Given that Indonesia’s record of drug smuggling and narcotics trade has not diminished after the uncalled for killings of 2015, how many people have to be executed to make Indonesia Shangri La? 

If you do want to eradicate all social evils how would the government of the Republic of Indonesia try to deal with prostitution then?  Similarly weeding out corruption calls for decreasing and sustaining societies’ consumption patterns… it lessens greed automatically.

If you do wish to punish the offenders please request the UNO and ICRC to lease land in the French administered Island of Reunion Islands or Tahiti / French Polynesia and contribute to construction of a prison there to house all drug offenders and death row convicts penalised and convicted under national law of Indonesia. Any other uninhabited Island in the Indonesian archipelago under the aegis of UN – ICRC will also serve the purpose.

Alternatively, if the much publicised prison-Island-Indonesian initiative with crocodile and shark infested moats will be created sure, please go ahead. The wild animals will not unnecessarily prey on humans on dry land. However please desist from introducing native South American fresh water species like Piranhas to the Java Sea. That is eco detrimental and will have very long term negative impact on both the native fish in the Java Sea and the introduced Fish in the long term. The seas around Surabaya are teeming with sharks and estuarine crocodiles, preventing anyone from escaping.
Life terms instead of execution is a sustainable initiative and you as President of a growth oriented, ‘progressive?’ and largest Islamic country in the world may wish to consider employment of indigenous people to guard and cook for the death row convicts. By doing so you might set a precedent for the Islamic world and also will assume the vanguard of human rights protection. It is a mutually beneficial solution and you will thus protect the human rights of convicts as well as offer sustainable employment of indigenous people with possible funding from the UN too.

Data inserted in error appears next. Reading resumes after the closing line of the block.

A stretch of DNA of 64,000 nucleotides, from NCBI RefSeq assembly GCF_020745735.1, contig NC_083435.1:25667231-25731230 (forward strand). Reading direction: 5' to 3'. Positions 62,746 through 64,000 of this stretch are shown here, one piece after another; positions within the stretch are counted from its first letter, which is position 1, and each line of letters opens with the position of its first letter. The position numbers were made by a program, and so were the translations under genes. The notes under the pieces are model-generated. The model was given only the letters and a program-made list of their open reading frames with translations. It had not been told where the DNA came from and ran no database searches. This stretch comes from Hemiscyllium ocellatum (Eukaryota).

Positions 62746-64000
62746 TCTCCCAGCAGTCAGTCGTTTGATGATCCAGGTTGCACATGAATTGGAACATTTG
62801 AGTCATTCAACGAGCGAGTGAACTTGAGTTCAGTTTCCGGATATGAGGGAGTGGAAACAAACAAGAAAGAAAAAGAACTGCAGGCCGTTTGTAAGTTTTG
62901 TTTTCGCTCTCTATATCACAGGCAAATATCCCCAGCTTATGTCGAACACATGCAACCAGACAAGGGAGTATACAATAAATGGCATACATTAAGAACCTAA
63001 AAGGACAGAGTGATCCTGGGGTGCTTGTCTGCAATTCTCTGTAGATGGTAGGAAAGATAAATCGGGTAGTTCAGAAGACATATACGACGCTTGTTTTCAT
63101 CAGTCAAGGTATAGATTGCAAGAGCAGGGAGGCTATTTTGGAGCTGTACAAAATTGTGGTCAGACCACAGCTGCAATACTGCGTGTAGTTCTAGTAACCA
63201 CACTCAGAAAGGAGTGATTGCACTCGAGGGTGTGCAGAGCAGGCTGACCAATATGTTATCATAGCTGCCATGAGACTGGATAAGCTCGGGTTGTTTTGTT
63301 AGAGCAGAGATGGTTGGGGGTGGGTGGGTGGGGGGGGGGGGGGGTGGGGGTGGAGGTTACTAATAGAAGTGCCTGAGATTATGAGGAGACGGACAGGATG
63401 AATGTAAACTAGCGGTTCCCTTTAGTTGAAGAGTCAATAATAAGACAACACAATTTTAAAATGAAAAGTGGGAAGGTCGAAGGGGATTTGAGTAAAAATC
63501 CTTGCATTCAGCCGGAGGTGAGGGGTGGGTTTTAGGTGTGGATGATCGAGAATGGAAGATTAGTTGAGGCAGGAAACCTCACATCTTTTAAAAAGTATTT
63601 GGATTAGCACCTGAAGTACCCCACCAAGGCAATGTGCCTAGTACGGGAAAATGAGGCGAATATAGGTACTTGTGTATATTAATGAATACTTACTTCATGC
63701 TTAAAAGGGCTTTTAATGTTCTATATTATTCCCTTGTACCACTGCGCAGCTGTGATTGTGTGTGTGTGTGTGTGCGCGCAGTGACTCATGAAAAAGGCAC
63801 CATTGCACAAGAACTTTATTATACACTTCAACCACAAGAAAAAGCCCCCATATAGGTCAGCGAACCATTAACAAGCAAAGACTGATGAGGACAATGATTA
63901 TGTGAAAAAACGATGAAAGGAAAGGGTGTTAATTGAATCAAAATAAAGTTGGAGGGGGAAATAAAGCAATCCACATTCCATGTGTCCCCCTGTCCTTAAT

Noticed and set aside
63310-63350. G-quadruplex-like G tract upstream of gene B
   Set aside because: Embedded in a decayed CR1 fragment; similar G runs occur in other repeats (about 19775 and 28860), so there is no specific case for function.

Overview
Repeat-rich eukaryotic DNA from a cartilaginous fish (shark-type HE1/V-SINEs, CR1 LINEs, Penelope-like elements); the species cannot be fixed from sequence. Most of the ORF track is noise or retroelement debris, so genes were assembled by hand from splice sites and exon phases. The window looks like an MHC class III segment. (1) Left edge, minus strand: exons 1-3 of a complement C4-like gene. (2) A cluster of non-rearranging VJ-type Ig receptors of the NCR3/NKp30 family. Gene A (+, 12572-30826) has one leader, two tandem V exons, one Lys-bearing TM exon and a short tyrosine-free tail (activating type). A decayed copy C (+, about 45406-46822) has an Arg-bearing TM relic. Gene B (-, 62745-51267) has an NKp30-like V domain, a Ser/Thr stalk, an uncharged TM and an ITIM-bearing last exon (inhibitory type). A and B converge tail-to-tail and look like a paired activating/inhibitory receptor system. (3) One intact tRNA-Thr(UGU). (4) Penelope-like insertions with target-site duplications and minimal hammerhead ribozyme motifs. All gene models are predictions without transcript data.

India’s Cellular Jail in Port Blair Andamans too was the site of the most heinous atrocities on the political prisoners during the British Rule. But thanks to Mahatma Gandhi’s vision the concept of historical vendetta was wiped out of mainstream political thought and polity in India. It is not possible for humanity to undo historical mistakes. Today the Cellular Jail is illuminated in the nights and an enthralling but engaging and sensitive Light and Sound Show offers tribute to those who perished to give us Freedom from colonialism.

We the undersigned plead with you the Head of State of the Republic of Indonesia not to nurture historical hatred. … for firing squads are no more than an ill perceived opportunity for colonial vendetta. Mr. President you are at the crossroads of destiny … and in a very a historically distinct and unique position to usher statesman like change in the polity of Indonesia.

Please undertake the responsibility of amending the death penalty legislation and replace it with life term sentences, - if you wish - with crocodiles and Great White sharks infesting the moats of the prison island as announced by a cabinet minister. It will be a great start to the New Year and a great way to reform. The New Year gives us all a fresh chance to get it right.

The United States has succeeded in preventing terrorist attacks on US soil thanks to better intelligence inputs and actionable enforcement, not by its War on Terror. 

You will be hailed universally as the Hero who overturned History by abolishing death penalty in Indonesia. In the process you may wish to consider making the Nusakambangan prison a peace park … I will be happy to come over and plant a thousand tree saplings in honour of the legal Watershed. Since we live in the same biome, it is in the natural scheme of things and it will be an honour for me graft new saplings come over to Nusa Kambangan and plant trees, orchids, ferns lotus gardens and the like.  

We the undersigned plead with you to make peace with your country’s history, see reason, abolish death penalty, and introduce life terms instead. Please also consider converting Nusa Kambangan into a peace park with orchids and rainforest trees, wildlife rehabilitation centres etc… enlist the prison there and apply for UNESCO World Heritage status by unlocking the prison doors.